This Week’s Wireless Auction Won’t Do Much for Competition in Canada, but Not All is Lost

In 2008, a government-issued auction of wireless spectrum generated well over $4 billion in revenues and spurred the creation of several new carriers, including Wind Mobile and Mobilicity, who have slowly but surely weakened the iron grip that the Big Three of Rogers, Telus, and Bell have had over Canadian consumers for more than two decades.

But just when our nation needs another similarly successful auction—Public Mobile has been acquired by Telus and rumours are swirling that Mobilicity will also be swallowed this year by one of the Big Three—it is seeming that this time around, no significant impact will be made on Canada’s wireless market.

Without the presence of US telecom giant Verizon (a threat which last year brought out the worst in the Big Three), this week’s 700 MHz auction stands to simply empower the spectrum of Rogers, Telus, and Bell, with only Wind Mobile standing a chance of obtaining any meaningful quantity.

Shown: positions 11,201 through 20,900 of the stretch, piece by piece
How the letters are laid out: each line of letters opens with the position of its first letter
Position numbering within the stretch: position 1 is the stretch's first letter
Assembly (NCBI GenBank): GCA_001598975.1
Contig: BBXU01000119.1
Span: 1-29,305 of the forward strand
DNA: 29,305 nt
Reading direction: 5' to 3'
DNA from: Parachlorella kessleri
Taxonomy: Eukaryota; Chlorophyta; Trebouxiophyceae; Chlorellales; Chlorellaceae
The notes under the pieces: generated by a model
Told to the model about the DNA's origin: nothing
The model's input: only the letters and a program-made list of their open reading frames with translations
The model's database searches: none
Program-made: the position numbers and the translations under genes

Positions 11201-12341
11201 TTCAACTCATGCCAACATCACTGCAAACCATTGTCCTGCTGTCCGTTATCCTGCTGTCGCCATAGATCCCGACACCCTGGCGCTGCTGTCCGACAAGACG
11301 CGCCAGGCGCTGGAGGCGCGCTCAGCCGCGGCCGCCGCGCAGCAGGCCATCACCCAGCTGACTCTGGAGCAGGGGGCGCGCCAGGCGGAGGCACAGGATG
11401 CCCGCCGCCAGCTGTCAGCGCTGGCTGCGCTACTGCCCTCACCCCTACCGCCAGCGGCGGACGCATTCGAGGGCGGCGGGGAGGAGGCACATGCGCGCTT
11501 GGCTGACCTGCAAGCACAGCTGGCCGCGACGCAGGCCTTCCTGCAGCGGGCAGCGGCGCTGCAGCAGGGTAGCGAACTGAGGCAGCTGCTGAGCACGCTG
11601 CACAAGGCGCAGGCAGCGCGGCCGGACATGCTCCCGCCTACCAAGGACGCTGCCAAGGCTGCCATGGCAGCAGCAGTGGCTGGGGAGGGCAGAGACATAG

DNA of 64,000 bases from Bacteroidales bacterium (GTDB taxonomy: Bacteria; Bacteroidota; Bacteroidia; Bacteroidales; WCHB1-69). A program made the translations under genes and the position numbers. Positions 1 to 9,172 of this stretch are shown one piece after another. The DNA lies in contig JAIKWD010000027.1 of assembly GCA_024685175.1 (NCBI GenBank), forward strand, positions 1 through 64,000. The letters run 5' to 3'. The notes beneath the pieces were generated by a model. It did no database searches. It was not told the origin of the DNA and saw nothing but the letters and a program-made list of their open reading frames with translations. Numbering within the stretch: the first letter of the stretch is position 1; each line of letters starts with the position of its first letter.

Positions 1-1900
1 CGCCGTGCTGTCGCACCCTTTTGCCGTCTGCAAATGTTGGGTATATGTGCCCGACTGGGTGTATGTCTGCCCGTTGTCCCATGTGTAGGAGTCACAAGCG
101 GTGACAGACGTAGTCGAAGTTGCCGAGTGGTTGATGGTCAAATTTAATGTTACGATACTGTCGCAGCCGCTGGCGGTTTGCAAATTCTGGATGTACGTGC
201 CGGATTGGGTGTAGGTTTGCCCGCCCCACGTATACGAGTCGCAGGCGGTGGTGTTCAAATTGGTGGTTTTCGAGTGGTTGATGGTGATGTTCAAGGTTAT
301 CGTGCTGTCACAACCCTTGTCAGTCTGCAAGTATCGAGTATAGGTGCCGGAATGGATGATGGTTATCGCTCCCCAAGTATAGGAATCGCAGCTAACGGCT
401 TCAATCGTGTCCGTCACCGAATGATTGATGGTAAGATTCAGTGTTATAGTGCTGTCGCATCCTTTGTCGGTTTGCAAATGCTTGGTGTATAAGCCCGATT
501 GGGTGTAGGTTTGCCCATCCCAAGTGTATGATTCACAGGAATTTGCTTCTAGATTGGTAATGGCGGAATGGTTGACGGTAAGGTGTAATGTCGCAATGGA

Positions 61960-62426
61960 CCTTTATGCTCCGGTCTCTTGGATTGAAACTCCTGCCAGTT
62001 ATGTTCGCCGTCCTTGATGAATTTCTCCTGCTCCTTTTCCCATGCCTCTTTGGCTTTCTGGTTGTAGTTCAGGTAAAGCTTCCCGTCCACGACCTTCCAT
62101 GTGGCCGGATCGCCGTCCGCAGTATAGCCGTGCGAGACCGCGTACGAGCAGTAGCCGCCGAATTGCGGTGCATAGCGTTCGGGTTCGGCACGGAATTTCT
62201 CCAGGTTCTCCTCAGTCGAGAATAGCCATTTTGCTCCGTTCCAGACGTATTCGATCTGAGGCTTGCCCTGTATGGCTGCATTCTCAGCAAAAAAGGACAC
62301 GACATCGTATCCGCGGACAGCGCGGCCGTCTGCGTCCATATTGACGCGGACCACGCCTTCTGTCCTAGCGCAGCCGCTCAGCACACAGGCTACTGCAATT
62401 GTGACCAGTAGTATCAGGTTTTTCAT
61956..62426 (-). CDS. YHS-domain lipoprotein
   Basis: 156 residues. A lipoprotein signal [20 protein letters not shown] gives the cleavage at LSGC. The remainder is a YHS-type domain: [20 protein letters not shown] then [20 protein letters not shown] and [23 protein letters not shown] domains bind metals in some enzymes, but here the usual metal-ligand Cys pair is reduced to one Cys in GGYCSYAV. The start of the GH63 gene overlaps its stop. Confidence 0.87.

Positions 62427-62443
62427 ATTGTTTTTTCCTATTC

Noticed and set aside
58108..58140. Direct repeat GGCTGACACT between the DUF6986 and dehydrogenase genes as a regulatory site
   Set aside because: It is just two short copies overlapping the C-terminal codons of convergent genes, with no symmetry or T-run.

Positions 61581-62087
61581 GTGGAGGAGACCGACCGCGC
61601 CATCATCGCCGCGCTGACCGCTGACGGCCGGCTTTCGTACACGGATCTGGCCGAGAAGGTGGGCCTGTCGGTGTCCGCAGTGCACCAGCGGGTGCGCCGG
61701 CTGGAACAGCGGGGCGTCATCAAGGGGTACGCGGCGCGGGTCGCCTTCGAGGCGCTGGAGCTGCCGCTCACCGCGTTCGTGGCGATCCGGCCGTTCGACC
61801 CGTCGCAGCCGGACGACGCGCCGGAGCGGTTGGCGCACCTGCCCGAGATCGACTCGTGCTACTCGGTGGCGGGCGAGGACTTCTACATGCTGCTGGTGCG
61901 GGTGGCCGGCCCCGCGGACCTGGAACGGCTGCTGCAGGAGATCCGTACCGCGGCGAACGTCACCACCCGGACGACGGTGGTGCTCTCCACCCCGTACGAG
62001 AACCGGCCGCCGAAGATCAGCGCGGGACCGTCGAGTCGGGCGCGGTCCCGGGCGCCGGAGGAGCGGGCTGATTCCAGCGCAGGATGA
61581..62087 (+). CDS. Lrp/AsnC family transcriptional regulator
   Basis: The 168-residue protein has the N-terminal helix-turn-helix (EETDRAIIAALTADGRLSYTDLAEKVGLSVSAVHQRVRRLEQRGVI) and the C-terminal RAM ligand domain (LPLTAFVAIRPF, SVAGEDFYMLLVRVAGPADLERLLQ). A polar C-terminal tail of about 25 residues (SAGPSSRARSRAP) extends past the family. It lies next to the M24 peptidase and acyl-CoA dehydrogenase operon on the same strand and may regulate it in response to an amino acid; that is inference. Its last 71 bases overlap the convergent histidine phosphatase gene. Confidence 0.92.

However, to its credit, the government is trying for real change: it has relaxed foreign investment restrictions and is now planning a third auction next year, one which has strict rules that it says are “specifically designed to put Canadian consumers first,” such as spectrum caps to ensure that four or more providers have the opportunity to access 2500 MHz spectrum; smaller geographic licence areas to provide more opportunity for rural internet service providers to participate; and provisions on transfers of the 2500 MHz spectrum “so that Canadian consumers continue to benefit from competitive market forces.”

And even if competition isn’t immediately increased, the 700 megahertz waves will at least boost service quality among the Big Three, as that level of spectrum is able to penetrate elevators, basements, and underground parking lots, and also requires fewer cellphone towers, a boon to those living in rural areas.

UPDATE: Wind Mobile has withdrawn from the 700 MHz auction after financial backer Vimpelcom opted out of funding the carrier’s participation. The move further empowers the Big Three and cripples Wind’s chances of a competitive future in Canada’s wireless market.

“In order to continue offering real choice for Canadian consumers and businesses long term, Wind needs more wireless spectrum which is the real estate of our business, so it is very unfortunate Wind is unable to participate in the 700 Mhz auction,” Wind CEO Anthony Lacavera said in a statement.